The 33-year-old Prathap says a similar thing. In fact, in the coffee-table book Quintessential Sutra, he wrote: “Performances look so easy, but that’s far from the truth. It takes years of hard work and dedication for just those few minutes of beauty and grace. I want to capture for eternity the dedication and love performers have for their art and then share these treasured moments with others. When this magic happens, photography transcends mere documentation and becomes art.”
It’s that element of unpredictability in dance that fascinates his counterpart Magen and he elaborates: “The challenge is in not knowing what’s going to happen next. And, you’ll never see the same thing repeated.”
One such experience for Magen was when he was invited to accompany the Sutra Foundation to Angkor. The photographs he took were published as a collection called Sublime Angkor.
He explains his methodology, saying: “I do my homework. I need to know what the dance is about because the image I take ultimately has to send a message. It’s not a random shot. Get the right character, right movement, exposure and lighting.”
A case in point is the photograph he took called Five Muses. Magen had seen the bas-reliefs of Cambodian apsara (celestial dancers) and decided that he wanted the Sutra Dancers to pose against this backdrop. “For me,” he adds, “this is a classic composition of Sutra dancers whereby they seem to be the epitome of the apsaras coming to life.”
Another is called Arabesque where the Sutra dancers spontaneously created a group composition with the background of bas-relief depicting demons churning the ocean for elixir of immortality.
THINGS HAPPEN FOR A REASON
The collaboration with the Sutra Foundation wasn’t as direct for Prathap. In fact, Prathap’s story begins one evening in 2009. Although tired, he had to undertake an assignment to photograph Chennai-based dancer, Shanmuga Sundaram.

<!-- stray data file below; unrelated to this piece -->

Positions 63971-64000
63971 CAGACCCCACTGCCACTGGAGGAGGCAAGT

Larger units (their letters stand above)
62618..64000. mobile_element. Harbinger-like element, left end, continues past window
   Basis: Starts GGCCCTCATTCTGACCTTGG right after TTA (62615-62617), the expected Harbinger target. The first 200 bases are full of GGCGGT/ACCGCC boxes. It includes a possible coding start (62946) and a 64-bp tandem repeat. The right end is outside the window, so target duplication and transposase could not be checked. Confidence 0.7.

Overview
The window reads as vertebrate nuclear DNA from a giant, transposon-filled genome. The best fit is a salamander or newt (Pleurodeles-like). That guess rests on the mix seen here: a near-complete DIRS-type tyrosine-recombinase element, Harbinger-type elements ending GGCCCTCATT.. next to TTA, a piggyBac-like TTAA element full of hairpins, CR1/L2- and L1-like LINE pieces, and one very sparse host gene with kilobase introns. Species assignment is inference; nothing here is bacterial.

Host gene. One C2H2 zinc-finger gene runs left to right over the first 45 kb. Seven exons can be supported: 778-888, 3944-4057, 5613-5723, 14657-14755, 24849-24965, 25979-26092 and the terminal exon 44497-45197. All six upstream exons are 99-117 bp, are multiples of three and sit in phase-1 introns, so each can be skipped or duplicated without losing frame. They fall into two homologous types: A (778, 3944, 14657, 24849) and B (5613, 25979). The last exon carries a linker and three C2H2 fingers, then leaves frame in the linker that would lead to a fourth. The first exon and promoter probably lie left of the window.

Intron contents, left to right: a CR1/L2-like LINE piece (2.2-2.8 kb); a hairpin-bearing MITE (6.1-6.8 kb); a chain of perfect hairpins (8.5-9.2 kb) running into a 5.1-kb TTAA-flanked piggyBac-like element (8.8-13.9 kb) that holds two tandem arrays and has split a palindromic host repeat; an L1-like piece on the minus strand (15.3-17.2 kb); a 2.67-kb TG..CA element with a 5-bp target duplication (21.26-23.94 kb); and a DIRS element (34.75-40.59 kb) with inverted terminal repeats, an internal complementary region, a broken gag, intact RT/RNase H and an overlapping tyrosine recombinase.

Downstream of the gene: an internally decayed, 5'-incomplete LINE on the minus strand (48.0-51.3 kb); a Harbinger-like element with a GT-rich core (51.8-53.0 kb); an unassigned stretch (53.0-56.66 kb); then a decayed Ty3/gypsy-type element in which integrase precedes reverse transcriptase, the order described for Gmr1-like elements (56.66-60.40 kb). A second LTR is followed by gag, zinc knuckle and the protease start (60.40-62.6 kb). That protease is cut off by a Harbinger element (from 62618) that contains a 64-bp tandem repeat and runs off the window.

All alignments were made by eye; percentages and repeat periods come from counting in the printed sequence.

The photograph was published in the papers and the dancer wanted a copy. In time, Datuk Ramli Ibrahim, who’s a friend of this dancer, saw the photo and requested a meeting with Prathap. After their meeting in Chennai, Ramli and Prathap have been collaborating on a regular basis.
For Prathap, this entire sequence of events reinforces his belief that no assignment is big or small. In fact, he says: “What matters is that we should put in our very best every time. And, of course, everything happens for a reason.”
When asked to single out some of their favourite images in the exhibition, the photographers hesitate but Prathap eventually says: “There are many such favourite images and it takes a lot of time to narrow down to a few when it comes to choosing your work for an exhibition. Each and every frame shot is close to my heart.”
Still, Magen’s first choice is his piece called Reclining Narayana. Together with Prathap’s Narasimha-hiranyakashipu, these photos are from the piece the Sutra dancers performed called Mangala Charanam. They depict a verse drawn upon the signature prayer song of Prahlada Nataka, the folk theatre form of Ganjam.
Both photographers also chose images from the dance piece Yogini-Moksha. Prathap’s Angry Yogini is a showcase image that depicts the piece de resistance of the performance which reverberates on the theme of Yogini.
Concluding our discussion by reiterating his preference for portraying the dominant woman, Magen chooses Triumphant Yogini as his final piece, saying: “A yogini is a manifestation of the creative energy or shakti of Lord Shiva. She protects the ordinary folk by showing her valour and aggressive aspect.”